El Badi Palace
El Badi is a ruined palace on the outskirts of Marrakesh’s medina walls. El Badi actually means ‘The Incomparable Palace’ and it was commissioned by a Sultan in 1578. Its construction was entirely funded by a ransom which was paid by the Portuguese after the Battle of Alcazar (the Three Kings).
Very briefly, the Battle of the Three Kings (Battle of Alcazar) was fought in northern Morocco near the town of Alcassar in 1578. It’s a bit convoluted but the combatants appear to have been The King of Portugal with the army of the deposed Sultan Mohammed II against the new Sultan Malik I and his much larger army.
Children are free to enter the palace and adults pay 10 dirham. This is less than £1. It is great value as you could spend half a day there easily.
Although there’s not much left of the actual palace there’s enough remnants on multiple levels to see why it’s name is ‘Incomparable’. The original building is thought to have consisted of 360 richly decorated rooms, a courtyard (135×110 m) and a central pool (90×20 m).
The palace took twenty-five years to build, using some of the most expensive materials of the era (gold, Italian marble, semi-precious stones, cedar wood and onyx) and was completed in 1593. It also took an impressive ten years to strip of its grandeur. The 17th century Sultan Ismail I, systematically destroyed the palace and removed everything of value.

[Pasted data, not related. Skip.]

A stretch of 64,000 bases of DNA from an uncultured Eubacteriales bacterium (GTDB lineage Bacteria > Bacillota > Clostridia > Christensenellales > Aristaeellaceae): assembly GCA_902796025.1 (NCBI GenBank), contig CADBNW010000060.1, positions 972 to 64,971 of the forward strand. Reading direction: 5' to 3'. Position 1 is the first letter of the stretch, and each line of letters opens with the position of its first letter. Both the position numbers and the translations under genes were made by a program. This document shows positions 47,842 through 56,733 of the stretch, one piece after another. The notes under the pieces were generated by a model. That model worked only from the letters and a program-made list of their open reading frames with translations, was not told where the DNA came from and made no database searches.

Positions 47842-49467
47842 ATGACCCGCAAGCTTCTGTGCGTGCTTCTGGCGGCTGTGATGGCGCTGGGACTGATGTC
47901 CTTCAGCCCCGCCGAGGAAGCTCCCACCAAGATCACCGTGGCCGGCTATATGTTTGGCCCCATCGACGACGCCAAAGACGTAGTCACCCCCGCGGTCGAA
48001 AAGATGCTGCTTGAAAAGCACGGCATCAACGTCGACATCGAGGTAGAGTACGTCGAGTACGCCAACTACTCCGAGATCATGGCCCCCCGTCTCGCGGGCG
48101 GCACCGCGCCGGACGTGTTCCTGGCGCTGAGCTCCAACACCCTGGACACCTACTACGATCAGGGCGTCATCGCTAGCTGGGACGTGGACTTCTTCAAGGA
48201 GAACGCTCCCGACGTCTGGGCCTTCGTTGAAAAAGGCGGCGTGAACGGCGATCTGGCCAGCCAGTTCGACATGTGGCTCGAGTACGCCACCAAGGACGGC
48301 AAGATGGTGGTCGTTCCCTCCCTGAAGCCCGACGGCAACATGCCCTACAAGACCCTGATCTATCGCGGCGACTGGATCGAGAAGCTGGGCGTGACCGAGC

It is a magnificent site and if you have the choice to visit, I would definitely recommend it.
the green pavillion
You enter the ruins through the Green Pavillion. This isn’t the designated entrance, it’s just the only one still standing!
The Green Pavillion is missing its tiles, fountain and sculptured plaster… along with a roof, ceilings, floors and everything else lol but the thickness of the walls and the height of the doors give you an insight into its magnitude.
THE CENTRAL COURT
You enter the ruins through the Green Pavillion and emerge into the vast centre court. At 135m long x 110m wide it dominates the palace.
You’ll need to take at least one bottle of water as the palace is mostly uncovered and southern Morocco has about 300 days of sunshine a year!
The sunken gardens
Within the central court are four sunken gardens, two on each side straddling the pool.
The gardens are cultivated by a gardener and you can see orange and lemon trees as well as a few stray cats and a tortoise.
There are four smaller pools in each corner of the main court. The pools are normally empty and you can walk down inside them. These are NOT pools for swimming in however, they are thought to have been built on a substructure of vaults which circulated water through the gardens.
The 90m pool
You can actually walk out into the middle of the pool. It makes a great viewing platform although I’m not sure this was its original intention!
The pool measures 90m long x 20m wide and was probably for bathing.
In its northeast corner of el Badi, you can climb upwards to see the ramparts from above. Whilst up there you’ll be able to see the copious amounts of storks that have made the palace walls their homes. The nests are enormous!
The hidden chambers and dungeons
Below the palace walls are a large number of dark and narrow, subterranean passages which is thought to have been used by palace staff accessing different areas.
SUmmer time residence
Not content with the palace, the Sultan had a summer time residence built in the grounds. A sign of opulence no doubt.
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